beware the seller whose goods are - untested!

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    I always shake my head forlornly when i see people bidding good money on electrical goods and computer equipment which is being sold as "untested" or even more cynically "believed to be working".  Whenever you see those words, don't think "bargain", think "rip off" and run very quickly in the other direction, clutching your wallet protectively to your manly [or womanly] breast.

I'm not saying that everyone who sells an item as "untested" is a con artist.  I can think of circumstances whereby a seller might indeed have an item that they were genuinely unable to test - for example, if a distant relation shuffled off this mortal coil and bequeathed me an accordian, I might [being the unmusical dolt i am] want to sell it on eBay.  In which case I'd get it out of its box, squeeze it in and out a few times and as long as it made a noise somewhat akin to a cat being put through a mangle, I'd assume it was working properly and put it up for sale, adding the caveat "Untested - as I am an unmusical dolt"  [or words to that effect].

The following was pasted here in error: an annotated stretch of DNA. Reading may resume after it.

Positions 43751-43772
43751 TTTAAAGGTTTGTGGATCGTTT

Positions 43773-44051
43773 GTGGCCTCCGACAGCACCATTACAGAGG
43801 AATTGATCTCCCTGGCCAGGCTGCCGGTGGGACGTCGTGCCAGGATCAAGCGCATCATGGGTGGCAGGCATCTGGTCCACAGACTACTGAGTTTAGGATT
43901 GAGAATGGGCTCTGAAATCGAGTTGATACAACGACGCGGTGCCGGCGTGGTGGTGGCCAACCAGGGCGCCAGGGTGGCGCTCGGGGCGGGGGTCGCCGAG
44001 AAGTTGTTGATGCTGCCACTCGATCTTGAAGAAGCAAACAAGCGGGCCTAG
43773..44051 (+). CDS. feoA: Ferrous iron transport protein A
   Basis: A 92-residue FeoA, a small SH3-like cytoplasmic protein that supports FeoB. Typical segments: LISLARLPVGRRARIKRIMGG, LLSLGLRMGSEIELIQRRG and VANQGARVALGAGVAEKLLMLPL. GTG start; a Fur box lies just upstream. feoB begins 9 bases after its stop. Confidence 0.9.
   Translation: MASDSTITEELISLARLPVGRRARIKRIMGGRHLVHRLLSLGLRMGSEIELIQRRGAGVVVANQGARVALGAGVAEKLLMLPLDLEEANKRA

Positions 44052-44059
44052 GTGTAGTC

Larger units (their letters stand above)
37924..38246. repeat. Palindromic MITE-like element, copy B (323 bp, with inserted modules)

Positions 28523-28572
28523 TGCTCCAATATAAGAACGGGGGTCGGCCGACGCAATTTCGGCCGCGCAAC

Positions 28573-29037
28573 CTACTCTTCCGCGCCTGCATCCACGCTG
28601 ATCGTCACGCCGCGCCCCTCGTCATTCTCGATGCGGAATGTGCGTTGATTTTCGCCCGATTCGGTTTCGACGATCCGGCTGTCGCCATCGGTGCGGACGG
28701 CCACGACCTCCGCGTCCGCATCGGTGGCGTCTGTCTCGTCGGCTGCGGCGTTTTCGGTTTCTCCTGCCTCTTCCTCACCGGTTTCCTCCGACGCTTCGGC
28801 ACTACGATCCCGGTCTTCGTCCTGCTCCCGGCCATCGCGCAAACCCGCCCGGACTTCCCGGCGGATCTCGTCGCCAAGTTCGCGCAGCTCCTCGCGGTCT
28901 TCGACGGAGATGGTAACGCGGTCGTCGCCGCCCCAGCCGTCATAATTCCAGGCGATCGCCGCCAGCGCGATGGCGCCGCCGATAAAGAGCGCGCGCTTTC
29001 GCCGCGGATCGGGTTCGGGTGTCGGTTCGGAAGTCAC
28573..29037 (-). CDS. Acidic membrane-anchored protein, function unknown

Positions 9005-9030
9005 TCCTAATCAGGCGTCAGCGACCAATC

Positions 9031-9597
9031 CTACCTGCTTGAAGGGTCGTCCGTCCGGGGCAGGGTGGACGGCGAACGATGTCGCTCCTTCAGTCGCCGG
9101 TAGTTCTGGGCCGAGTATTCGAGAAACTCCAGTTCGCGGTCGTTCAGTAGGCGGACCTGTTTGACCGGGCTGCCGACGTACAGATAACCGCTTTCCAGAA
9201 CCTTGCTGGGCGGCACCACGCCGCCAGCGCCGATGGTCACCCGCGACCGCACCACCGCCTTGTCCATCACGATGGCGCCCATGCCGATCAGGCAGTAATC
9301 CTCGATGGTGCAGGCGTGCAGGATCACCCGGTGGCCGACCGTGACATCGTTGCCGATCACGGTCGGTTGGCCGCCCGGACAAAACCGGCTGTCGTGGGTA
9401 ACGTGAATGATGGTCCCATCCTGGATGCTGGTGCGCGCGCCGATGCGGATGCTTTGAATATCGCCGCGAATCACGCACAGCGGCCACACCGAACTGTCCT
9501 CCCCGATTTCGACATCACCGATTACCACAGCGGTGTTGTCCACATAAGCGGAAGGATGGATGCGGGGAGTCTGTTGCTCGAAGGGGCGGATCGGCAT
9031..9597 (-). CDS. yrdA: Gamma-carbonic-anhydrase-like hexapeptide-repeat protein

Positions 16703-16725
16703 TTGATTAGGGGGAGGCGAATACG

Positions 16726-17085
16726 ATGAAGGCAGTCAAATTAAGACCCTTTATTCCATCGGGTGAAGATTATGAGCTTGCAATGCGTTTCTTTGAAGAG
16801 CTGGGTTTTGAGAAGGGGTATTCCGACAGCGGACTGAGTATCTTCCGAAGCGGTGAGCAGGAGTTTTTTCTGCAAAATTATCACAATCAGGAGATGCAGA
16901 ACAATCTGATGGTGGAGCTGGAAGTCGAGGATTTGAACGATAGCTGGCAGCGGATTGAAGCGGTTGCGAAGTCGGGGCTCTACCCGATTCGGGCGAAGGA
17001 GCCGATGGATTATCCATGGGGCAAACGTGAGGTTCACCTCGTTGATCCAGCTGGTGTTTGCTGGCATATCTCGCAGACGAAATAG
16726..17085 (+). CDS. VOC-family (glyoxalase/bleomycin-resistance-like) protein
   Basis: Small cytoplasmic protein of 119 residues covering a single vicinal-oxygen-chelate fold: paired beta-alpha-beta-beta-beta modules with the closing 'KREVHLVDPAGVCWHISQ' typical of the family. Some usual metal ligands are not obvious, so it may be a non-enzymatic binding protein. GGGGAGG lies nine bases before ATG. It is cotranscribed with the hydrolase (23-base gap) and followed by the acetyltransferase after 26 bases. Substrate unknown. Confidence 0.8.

This however, is a million miles away from the seller who's offering a laptop worth several hundred pounds for a tenner, claiming that it's believed to be working but they "haven't time to test it" or selling a piece of hi-fi equipment worth several hundred pounds for a similar un-princely sum, again saying they believe it to be working, but that it "doesn't have a plug on it" and they "haven't time" to test it.

Yeah right! - please think folks.  If you were the seller and it meant the difference to you between earning a couple of quid or a couple of hundred quid for an item, wouldn't you take the extra ten minutes to put a plug on and switch the bloody thing on?! I mean a couple of hundred quid for a few minutes work nearly puts you up there in the same income bracket as yer average solicitor. Who's too busy going to pass up that kind of cash?

"Untested" needen't always mean "broken" - but it usually does!
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